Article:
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  • By kmripple

    I know for a fact that when I am having several days in a row of feeling out of it with low-level migraine symptoms, I will get home and have a couple glasses of wine because, I realized one day, my symptoms can feel a bit like having a bit too much wine. So self-destructive behavior or not, I will have the wine, which at least relaxes me while I drink it, and feel sort of how I have been feeling before, but this time because I did it to myself and not because my body decided to act out. And that led me to thinking of your exact same question. I also wondered if people self-medicate with illegal substances, but that might be harder to find out.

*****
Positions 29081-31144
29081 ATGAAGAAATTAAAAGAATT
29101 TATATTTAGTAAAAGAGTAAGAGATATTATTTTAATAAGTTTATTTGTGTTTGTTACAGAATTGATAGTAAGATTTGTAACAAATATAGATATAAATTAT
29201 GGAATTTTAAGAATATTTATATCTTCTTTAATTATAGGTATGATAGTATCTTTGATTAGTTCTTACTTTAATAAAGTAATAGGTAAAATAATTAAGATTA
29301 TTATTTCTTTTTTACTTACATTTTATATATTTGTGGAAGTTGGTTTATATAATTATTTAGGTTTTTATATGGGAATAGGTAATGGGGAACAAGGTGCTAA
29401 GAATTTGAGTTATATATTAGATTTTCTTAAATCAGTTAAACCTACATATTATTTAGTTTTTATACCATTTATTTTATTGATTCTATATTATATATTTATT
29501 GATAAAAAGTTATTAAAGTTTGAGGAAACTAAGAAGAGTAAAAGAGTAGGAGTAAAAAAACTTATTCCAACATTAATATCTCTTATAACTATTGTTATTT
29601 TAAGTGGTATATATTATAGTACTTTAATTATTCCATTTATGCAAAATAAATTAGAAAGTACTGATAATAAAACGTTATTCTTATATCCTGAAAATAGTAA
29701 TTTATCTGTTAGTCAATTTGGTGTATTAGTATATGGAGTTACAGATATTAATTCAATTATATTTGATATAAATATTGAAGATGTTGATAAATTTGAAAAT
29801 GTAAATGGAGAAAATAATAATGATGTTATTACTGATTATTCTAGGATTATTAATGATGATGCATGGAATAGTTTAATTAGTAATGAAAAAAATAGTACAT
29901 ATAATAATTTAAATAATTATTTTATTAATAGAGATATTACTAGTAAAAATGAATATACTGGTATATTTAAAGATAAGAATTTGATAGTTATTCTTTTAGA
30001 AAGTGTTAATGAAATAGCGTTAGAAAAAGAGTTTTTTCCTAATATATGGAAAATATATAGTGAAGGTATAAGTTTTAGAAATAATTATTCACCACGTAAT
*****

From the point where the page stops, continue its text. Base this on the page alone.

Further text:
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  • By Brian in TN